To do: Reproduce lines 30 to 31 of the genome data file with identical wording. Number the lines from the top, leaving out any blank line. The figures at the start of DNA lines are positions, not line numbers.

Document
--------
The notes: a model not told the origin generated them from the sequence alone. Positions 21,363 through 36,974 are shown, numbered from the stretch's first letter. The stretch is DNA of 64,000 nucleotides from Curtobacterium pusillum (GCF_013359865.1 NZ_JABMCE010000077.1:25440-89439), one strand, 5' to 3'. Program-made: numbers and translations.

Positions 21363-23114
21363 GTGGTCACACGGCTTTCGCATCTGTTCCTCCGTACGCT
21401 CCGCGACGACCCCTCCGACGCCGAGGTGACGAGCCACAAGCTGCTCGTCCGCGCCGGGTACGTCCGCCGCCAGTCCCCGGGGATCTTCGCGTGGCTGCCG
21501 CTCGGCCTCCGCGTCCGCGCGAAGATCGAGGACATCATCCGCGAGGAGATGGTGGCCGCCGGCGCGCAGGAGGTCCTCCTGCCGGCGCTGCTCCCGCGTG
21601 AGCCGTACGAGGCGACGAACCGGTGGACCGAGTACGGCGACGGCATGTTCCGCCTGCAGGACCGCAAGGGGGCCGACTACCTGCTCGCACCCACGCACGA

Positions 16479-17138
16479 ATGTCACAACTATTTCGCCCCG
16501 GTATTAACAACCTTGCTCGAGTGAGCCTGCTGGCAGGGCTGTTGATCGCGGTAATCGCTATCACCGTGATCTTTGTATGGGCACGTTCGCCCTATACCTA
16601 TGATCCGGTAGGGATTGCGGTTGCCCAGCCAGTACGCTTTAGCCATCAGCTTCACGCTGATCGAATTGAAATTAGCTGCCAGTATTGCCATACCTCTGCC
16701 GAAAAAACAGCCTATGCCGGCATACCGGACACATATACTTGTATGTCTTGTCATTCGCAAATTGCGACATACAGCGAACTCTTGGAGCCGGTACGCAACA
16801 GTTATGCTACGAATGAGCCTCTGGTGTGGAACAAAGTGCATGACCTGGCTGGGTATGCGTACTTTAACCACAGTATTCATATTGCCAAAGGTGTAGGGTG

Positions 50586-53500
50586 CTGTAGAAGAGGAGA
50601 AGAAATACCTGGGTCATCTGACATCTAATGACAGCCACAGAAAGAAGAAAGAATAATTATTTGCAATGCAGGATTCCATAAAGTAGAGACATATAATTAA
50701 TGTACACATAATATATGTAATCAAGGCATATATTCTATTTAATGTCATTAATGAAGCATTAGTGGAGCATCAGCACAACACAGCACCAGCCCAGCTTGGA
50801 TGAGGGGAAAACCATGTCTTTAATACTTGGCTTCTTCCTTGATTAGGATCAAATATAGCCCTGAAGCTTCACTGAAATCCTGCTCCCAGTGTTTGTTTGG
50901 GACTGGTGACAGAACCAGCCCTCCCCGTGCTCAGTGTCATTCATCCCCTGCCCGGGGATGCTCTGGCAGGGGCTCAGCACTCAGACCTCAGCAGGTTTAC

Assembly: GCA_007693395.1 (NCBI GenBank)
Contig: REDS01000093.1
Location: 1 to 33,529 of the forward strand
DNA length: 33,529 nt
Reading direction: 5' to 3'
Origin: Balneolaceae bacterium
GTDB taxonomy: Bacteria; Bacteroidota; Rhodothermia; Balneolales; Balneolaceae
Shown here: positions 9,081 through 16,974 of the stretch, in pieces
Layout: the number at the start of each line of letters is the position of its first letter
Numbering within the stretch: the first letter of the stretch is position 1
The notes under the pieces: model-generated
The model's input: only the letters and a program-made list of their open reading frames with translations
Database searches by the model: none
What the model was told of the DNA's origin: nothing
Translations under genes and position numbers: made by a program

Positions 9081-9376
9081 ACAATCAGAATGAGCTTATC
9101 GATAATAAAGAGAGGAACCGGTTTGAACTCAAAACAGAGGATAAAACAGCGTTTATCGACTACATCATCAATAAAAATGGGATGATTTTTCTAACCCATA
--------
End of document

The model's input: only the letters and a program-made list of their open reading frames with translations
Database searches by the model: none